Benny Lande: Delivering Friendship and Combating Loneliness


Photo Provided by Benny Lande

Milken Sophomore Benny Lande, founder of Friendship Delivered, a new service project combating loneliness during the pandemic

Spencer Davis, Staff Writer

Since he was a kid, Benny Lande and his family would hop on a plane every three months to visit their grandparents in Philadelphia. This year, things changed. The pandemic hit, and he and his family weren’t able to fly out to visit their grandparents. So, Benny started to call his grandparents every single day. But, as they spoke, he thought about “people who don’t have people, who are living alone,” people with no one to call.

After doing some research into the effects of loneliness, Benny started Friendship Delivered, a new service project combating loneliness during the pandemic. Benny pairs teens with seniors based on their hobbies and interests to create more fulfilling discussions. Then, the volunteer teens are able to call the seniors for weekly 30-minute phone calls, just like Benny and his grandparents.

Friendship Delivered flyer (provided by Benny Lande)

Benny got into contact with the Los Angeles Department of Aging through a contact at Milken, who referred him to some seniors who wanted to work with the organization. In addition, various synagogues, schools, and other organizations have reached out to Benny with more seniors and teen volunteers. Benny has also been working with Shalhevet and USY, the United Synagogue Youth, to find Jewish teens to work with the program, but all teens are welcome. He currently has 20 total volunteer teens and seniors calling weekly, but the program is growing exponentially. “These calls have just been a refreshment and rejuvenation in my life,” Rosetta, a senior working with Friendship Delivered, said. “Every day that I talk to a young person is so meaningful.”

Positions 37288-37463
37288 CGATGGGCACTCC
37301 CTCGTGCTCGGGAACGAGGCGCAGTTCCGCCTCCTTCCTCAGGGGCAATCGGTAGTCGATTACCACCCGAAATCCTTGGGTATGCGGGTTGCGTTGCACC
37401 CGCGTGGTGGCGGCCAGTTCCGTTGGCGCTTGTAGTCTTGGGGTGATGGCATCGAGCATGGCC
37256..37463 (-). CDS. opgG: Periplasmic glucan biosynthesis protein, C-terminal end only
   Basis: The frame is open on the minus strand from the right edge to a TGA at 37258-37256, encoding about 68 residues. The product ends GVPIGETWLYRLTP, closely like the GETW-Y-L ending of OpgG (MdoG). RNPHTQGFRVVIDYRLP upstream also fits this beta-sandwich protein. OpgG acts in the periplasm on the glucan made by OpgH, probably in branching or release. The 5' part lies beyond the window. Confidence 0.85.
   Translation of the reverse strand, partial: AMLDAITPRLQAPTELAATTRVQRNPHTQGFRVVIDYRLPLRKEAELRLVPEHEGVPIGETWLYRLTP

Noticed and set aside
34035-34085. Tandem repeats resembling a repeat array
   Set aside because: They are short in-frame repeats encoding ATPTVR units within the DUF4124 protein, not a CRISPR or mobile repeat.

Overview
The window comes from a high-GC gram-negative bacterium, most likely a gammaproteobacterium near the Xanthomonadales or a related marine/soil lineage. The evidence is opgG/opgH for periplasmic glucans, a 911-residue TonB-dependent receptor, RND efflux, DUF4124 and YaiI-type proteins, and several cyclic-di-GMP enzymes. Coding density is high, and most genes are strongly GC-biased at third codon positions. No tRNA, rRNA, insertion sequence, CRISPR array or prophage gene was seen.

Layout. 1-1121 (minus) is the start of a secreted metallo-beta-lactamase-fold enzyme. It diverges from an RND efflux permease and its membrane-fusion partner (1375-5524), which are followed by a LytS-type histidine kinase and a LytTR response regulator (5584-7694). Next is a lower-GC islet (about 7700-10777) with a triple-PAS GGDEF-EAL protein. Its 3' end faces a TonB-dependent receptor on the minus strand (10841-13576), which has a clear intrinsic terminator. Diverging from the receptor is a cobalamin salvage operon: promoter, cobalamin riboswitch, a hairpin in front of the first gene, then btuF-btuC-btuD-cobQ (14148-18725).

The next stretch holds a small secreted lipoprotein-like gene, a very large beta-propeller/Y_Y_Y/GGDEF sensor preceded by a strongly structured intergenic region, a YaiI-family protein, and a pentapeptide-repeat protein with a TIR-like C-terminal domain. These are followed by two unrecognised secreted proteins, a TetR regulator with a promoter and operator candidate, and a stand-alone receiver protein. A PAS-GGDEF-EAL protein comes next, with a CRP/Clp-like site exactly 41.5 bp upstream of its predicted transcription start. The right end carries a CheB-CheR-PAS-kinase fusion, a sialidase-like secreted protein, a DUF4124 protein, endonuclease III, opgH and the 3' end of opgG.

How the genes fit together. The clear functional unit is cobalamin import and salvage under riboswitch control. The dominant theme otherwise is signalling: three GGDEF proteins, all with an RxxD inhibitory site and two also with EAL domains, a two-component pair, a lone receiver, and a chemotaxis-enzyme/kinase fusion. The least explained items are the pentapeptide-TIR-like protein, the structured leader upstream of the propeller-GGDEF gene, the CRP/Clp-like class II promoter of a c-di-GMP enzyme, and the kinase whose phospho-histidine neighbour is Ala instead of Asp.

Benny recently won the Julie Beren Platt Teen Innovation Grant from the Jewish Federation of Los Angeles. The program awards $1,500 to “empower you to play an active role in turning your idea into reality.” They also pair teens with mentors who offer guidance, and create workshops to help teens innovate.

Friendship Delivered logo (provided by Benny Lande)

Some of the grant money has been used to produce the organization’s new logo and advertising. However, he plans to use the remainder of the money to send gifts to the seniors who participate in the program. These gifts could include boxes of chocolate, masks, and more. He says these gifts will not only brighten the seniors’ days, but also offer fun conversation topics for their 30-minute phone calls.

Looking into the future, Benny doesn’t doesn’t plan on stopping past the pandemic. As Benny said, the pandemic has exasperated loneliness, but the issue persists past COVID. Post-pandemic, Benny hopes that the seniors and teens can start to meet in real life. He’s also looking forward to creating themed calls or events, where the seniors and teens can discuss certain topics and play fun games.